Medically, secondary infertility occurs when after a previous successful pregnancy and birth, you are unable to conceive another child after 12 months of unprotected intercourse. An experience of recurrent miscarriage is part of the issue, but the result is the same. There is a blank space in a family where a child is longed for. It is a surprisingly common problem.
One of the best-kept secrets of the fertility industry is that nearly a quarter of couples seeking treatment are already parents. A rule of thumb is that in fertility, past success is no guarantee of future success. You may have had trouble conceiving the first time, so you already know what you’re up against when you try again. But many others are stunned to learn that they are infertile the 2nd or 3rd or 4th time around.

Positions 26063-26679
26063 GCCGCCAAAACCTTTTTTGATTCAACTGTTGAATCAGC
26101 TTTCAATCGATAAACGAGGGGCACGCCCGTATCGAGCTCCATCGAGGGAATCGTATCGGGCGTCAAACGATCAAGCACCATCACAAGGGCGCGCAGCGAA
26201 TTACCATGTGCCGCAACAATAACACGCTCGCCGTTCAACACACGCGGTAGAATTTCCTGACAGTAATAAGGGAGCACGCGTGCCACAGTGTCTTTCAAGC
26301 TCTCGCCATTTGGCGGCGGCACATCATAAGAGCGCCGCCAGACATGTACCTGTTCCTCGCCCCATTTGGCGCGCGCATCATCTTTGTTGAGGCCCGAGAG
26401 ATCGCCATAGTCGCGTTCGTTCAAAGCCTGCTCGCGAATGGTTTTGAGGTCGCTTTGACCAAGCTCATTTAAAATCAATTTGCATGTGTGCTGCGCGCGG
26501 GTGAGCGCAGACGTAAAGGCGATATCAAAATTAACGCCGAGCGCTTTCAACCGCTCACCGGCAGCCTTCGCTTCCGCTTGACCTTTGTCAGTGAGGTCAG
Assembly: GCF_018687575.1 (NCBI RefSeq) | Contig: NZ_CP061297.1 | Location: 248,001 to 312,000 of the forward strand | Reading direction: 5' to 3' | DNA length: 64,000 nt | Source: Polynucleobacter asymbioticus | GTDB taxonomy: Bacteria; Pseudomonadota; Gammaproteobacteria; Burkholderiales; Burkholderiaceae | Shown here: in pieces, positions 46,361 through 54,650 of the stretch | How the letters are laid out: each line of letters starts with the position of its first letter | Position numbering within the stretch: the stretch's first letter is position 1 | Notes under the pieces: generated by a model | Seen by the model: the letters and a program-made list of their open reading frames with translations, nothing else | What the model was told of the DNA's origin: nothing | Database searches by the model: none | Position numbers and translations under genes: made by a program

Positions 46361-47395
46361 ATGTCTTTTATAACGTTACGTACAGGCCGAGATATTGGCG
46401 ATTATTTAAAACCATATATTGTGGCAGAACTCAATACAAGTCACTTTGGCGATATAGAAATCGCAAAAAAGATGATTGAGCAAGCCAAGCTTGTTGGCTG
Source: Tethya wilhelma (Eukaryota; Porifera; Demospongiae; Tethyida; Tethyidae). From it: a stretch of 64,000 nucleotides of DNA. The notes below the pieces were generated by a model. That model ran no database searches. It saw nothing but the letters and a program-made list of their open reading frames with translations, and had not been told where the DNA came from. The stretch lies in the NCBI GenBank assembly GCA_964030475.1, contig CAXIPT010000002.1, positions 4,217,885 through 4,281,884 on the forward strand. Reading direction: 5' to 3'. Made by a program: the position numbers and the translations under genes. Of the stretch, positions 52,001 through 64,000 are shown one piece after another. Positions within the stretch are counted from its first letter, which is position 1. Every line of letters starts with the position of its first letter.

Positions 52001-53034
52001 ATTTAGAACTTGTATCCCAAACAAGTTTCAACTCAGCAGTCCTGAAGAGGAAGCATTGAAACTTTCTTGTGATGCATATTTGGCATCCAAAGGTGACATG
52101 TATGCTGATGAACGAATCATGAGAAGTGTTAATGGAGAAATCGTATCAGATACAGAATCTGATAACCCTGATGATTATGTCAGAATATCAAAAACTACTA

SEE ALSO: For How Long Should You Try To Conceive Before Seeking Medical Help?- Fertility Doctor, Abayomi Ajayi Explains
If you are suffering secondary infertility, you are only half as likely to seek treatment as those facing primary infertility. This reluctance stems from emotional denial. Previously fertile people tend to think if they do all the right things it will just happen naturally. Though such measures as lifestyle changes undoubtedly enhance general health, they won’t cure infertility.
To complicate matters, there may be assumptions that there’s no medical reason when a couple that has previously demonstrated fertility takes an unusually long time to conceive. Unfortunately, such a wait-and-see approach can allow an untreated problem to become an untreatable one.